The first story in a fiery new series about the west’s most dangerous boomtown, and the reformed outlaw who risks his life to keep it safe . . .
RATTLESNAKE WELLS, WYOMING
In the dark shadow of the Prophecy Mountains lies the ramshackle town of Rattlesnake Wells, where dreamers come to make their fortunes, and desperados come to die. The streets of this little settlement are slick with mud and stained with blood, and it will fall to Bob Hatfield to sweep them clean. The town marshal, Hatfield has a young man’s face, but his eyes are those of a killer. He is a good man, but he has a secret that weighs on his soul.
In Texas, Hatfield was known as the Devil’s River Kid, one of the most feared outlaws to ever ride the Lone Star State. He fled Texas after a showdown with a corrupt rancher turned bloody, and he vowed to start a new life on the right side of the law. But when some ghosts from Hatfield’s past catch up to him, this gunslinging marshal will risk his life to protect the savage town known as Rattlesnake Wells.
About the Author
Being the all-around assistant, typist, researcher, and fact checker to one of the most popular western authors of all time, J.A. Johnstone learned from the master, Uncle William W. Johnstone.
He began tutoring J.A. at an early age. After-school hours were often spent retyping manuscripts or researching his massive American Western History library as well as the more modern wars and conflicts. J.A. worked hard—and learned.
“Every day with Bill was an adventure story in itself. Bill taught me all he could about the art of storytelling. ‘Keep the historical facts accurate,’ he would say. ‘Remember the readers, and as your grandfather once told me, I am telling you now: be the best J.A. Johnstone you can be.”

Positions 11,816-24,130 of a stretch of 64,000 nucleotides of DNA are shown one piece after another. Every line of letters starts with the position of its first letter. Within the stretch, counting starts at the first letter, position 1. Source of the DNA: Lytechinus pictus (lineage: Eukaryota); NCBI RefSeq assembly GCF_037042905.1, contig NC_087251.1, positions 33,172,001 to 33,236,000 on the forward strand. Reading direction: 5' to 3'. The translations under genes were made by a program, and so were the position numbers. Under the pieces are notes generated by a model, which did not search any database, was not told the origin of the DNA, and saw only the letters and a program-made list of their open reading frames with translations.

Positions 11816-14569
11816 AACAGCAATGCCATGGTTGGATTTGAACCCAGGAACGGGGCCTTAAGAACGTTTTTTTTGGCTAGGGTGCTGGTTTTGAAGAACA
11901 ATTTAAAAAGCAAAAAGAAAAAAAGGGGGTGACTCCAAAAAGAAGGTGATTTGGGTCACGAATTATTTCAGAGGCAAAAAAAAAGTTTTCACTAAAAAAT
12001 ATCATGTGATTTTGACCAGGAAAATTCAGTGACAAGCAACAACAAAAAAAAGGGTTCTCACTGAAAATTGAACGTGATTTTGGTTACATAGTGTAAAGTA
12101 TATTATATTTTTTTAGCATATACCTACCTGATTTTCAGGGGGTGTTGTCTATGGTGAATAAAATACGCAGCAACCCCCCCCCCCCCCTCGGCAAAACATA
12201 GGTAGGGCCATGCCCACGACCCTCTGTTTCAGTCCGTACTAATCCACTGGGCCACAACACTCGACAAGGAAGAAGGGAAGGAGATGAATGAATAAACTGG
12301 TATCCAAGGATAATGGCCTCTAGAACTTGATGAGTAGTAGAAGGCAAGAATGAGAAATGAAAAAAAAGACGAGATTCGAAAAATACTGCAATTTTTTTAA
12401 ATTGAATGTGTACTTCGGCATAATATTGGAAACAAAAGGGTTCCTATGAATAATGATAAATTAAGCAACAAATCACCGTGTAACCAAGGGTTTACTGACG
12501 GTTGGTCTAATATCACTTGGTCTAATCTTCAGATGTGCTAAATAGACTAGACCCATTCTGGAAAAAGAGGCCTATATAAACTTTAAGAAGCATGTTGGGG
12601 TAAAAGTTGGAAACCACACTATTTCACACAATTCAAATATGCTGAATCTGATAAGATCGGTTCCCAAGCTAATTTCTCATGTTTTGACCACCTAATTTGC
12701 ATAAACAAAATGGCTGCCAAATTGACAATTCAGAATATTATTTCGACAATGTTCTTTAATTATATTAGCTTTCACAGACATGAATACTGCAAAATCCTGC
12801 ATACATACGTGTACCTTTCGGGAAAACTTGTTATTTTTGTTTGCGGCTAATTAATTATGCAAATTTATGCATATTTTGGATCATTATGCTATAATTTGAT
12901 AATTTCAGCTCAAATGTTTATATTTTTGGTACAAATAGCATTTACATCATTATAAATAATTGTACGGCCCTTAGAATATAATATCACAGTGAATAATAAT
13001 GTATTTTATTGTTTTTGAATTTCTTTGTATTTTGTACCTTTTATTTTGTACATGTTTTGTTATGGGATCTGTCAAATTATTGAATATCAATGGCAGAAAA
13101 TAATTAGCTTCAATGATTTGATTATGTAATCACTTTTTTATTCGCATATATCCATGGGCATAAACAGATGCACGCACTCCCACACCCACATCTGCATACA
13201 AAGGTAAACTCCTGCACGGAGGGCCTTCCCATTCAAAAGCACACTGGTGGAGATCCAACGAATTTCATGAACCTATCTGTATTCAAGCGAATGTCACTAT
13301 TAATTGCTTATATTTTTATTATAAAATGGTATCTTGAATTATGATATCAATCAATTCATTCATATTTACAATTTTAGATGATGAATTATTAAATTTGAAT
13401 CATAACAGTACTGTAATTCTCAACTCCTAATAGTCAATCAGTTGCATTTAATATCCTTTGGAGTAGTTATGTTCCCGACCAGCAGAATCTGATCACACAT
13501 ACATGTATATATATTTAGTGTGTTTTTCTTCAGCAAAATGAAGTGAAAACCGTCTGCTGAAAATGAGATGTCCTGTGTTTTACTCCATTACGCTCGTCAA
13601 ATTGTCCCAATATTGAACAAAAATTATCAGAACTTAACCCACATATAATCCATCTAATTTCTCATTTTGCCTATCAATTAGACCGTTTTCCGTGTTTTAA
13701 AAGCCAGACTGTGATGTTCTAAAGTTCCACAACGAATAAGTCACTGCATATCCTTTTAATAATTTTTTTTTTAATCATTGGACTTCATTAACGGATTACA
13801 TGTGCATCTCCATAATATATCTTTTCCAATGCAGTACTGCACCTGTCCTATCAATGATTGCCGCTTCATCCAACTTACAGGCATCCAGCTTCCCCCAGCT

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Later, Bob Hatfield would remember how still and peaceful that day had started out. A misleading omen, he'd come to reflect, in sharp contrast to the trouble that was soon to rear its ugly head. But, at the start, there was no hint of anything like that ...
As usual, Bob rose with the sun. After he dressed, he headed for the kitchen. Consuela, his pretty housekeeper and cook, already had a pot of coffee brewed and waiting. They exchanged "good mornings" and she poured him his first cup of the day. He barely had it drunk halfway before she placed in front of him his customary breakfast of two boiled eggs and a generous scoop of spicy fried sausage wrapped in a soft tortilla shell.
They didn't talk much as he ate. He was contemplating his day. She, having already gotten her own breakfast out of the way, was busying herself with the start of the day's remaining tasks that would keep the household running smoothly and efficiently.
Once he'd finished his meal, Bob poured himself a second mug of coffee. He doctored it with two heaping spoonfuls of sugar and a splash of milk, the single time he treated himself in that manner as opposed to the numerous other cups of mud — some of which were darn near, depending on the source — he took black during the course of most days.
"Shall I wake Bucky now?" Consuela asked.
"Yeah, reckon it's that time. He needs to get up and get ready for school. I don't want him giving you any sass about it after I've left, so tell him to snap to it and come see me before I have to go."
Bucky was Bob's ten-year-old son. Priscilla, Bucky's mother and Bob's late wife, had passed away close to three years earlier, shortly after they'd arrived in Wyoming Territory upon relocating from Texas. She was never far from Bob's thoughts, but each morning when it was time to roust Bucky, she became even more prominent in his mind. He could imagine the smile on her face when she looked at their strong, rambunctious son in the light of each new day.